Why setting expectations is good for business

What makes doing business with your organization a joyful experience?

It can depend on a number of factors, but in this article we’re focusing on a big one: setting expectations.

If you think about it, movie theaters post specific showtimes — not just because it keeps them on schedule, but also because customers want to know when they can expect the movie to start.

Imagine the chaos if instead the film began rolling when “enough people decided to show up!”

Likewise, what if you hire a painting service to freshen up your walls, and the initial quote doesn’t match the final cost on the invoice? Not only will you be surprised and angry, but you probably won’t use them again either (or refer them to your friends — another ding for the business).

Setting expectations is critical for two reasons:

  • It eliminates uncertainty from the customer experience, and
  • It helps you set boundaries for the health of your organization.

Let’s look at an example of this in the wild.

Source: https://www.yahoo.com/news/kids-brutally-honest-lawn-mowing-193601734.html

Recently, I ran across this story of two teenagers who started a mowing business in their community (entrepreneurship is alive and well!). Along with other yard-related services, their sign laid out a number of other details to let potential customers know what to expect, such as:

1. The kids wrote it by hand, so at a glance you know you’re hiring a younger team.

2. They added interesting lettering and colors for the headline and for the Notice at the bottom. It’s clear what service they’re offering and what needs your attention right away.

3. The kids set clear boundaries about when they’ll work and where. They occasionally have sports events on the weekend, so they’re warning clients about their priorities in advance. One  of the kids said that he doesn’t want to drag a lawnmower 5 miles just to do a lawn, so they’re clear on their service area.

4. They provide clarity on the price and make sure customers understand the terms they’re using, such as “yard” means the entire lawn versus the more technical, 3-foot measurement.

5. The kids say how to reach them. Text, don’t call.

6. They tell you what they need when you hire them, both in general and for specific jobs (like needing the customer to provide the seeds).

What happens when you set expectations

You may be hesitant about setting boundaries and expectations for your clients or donors, for fear of offending or scaring away those important people. Whether you need to set the rules for a contest, be specific about what’s going to happen at an event, or explain how donations will be spent, the truth is both your organization and your customers benefit from expectations.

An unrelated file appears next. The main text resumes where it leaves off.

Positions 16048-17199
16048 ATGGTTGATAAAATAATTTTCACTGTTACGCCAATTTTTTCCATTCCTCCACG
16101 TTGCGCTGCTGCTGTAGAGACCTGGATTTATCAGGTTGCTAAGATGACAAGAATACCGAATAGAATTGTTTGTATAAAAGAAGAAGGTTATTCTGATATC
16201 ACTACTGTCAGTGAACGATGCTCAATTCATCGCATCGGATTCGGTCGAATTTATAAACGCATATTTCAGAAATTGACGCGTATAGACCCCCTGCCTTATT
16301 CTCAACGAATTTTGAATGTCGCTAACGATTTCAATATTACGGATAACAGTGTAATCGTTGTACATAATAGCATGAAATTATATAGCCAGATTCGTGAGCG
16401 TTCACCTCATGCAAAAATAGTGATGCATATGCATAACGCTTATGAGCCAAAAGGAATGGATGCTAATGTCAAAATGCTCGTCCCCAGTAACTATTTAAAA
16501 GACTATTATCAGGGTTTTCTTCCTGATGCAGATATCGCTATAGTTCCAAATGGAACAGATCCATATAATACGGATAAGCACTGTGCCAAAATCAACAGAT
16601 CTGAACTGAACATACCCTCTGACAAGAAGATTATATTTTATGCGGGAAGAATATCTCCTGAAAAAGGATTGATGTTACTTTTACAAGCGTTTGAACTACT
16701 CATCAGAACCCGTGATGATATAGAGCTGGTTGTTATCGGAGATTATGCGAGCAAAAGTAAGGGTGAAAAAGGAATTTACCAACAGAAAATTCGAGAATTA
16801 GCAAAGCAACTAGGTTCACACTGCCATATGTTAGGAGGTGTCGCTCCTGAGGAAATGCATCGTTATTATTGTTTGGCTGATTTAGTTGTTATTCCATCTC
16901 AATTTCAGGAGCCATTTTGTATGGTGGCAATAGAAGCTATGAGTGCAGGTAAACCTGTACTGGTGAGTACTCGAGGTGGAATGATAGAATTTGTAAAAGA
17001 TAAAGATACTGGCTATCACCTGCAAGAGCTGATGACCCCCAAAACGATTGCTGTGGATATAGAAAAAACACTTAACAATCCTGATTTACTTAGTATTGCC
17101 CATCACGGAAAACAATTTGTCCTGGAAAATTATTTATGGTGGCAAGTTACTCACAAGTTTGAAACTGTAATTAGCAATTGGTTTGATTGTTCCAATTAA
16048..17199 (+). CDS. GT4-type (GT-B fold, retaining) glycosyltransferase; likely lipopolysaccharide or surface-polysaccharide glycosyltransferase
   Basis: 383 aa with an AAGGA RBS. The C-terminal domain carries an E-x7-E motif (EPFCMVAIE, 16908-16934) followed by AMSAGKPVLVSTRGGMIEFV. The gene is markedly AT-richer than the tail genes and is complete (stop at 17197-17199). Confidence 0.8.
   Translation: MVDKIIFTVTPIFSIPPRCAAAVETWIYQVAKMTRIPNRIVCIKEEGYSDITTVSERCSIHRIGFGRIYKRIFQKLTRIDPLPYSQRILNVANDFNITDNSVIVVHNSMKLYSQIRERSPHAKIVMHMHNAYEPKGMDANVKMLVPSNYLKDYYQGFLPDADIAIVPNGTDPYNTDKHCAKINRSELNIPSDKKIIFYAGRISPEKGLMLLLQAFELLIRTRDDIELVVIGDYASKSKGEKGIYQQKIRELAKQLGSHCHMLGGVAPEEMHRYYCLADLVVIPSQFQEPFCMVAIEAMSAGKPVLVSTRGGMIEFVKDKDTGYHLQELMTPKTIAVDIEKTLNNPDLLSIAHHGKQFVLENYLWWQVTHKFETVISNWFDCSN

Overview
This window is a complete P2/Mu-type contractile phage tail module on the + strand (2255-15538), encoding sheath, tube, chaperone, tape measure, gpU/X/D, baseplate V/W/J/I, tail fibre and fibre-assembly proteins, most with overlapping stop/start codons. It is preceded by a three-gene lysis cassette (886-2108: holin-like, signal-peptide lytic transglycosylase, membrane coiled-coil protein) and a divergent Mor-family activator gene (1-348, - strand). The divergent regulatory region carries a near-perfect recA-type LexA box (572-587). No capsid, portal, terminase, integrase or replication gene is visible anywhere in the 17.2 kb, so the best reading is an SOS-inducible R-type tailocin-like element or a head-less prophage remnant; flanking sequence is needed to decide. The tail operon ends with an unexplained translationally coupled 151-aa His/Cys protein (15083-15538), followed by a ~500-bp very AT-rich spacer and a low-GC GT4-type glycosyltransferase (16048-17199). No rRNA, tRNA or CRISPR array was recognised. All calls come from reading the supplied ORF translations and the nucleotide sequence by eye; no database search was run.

Here are a few reasons why:

  • It helps everyone make a plan. If you’re going to host a fundraiser, then both your team and your patrons need all of the information in order to plan. People like plans; it gives them structure. The folks on your team want to be able to plan within the boundaries of time, space, and energy. Attendees will appreciate the opportunity to plan on attending your event (very important!), as well as what they can expect from it — such as, should they bring extra cash for raffles, silent auctions, or other fun activities?
  • It gives people an exciting reason to be involved. Creating boundaries around your offer, services, or events means that your attendees can focus on the excitement. For example, sharing actual stories or financials with your donors helps them envision how their money benefits others in real, tangible ways — instead of worrying about what happens to their charitable donations once it leaves their bank accounts.
  • It reduces the chance of disappointment. Leaving out the expectations may seem like a safe idea, but it’s better for everyone when you lay them out from the get-go. For example, if your summer program is available at different times or locations than it has been in the past, it’s important to let your audience know from the beginning. Again, this helps them plan for the changes — even if they don’t like it, they will be more disappointed if they find out later.
  • It helps you look good and retain customers. When people know what to expect from you, it’s easier to hold up your end of the deal. That way, when you “check off all the boxes”, your customers are happy and are likely to return.

Does your messaging set clear boundaries and expectations?

It can be challenging to understand whether or not your marketing materials are communicating all the right information, especially because you work closely with them. For a little hand, reach out to us for a “second set of eyes” and recommendations that will help you and your audience feel good about what you put out into the world.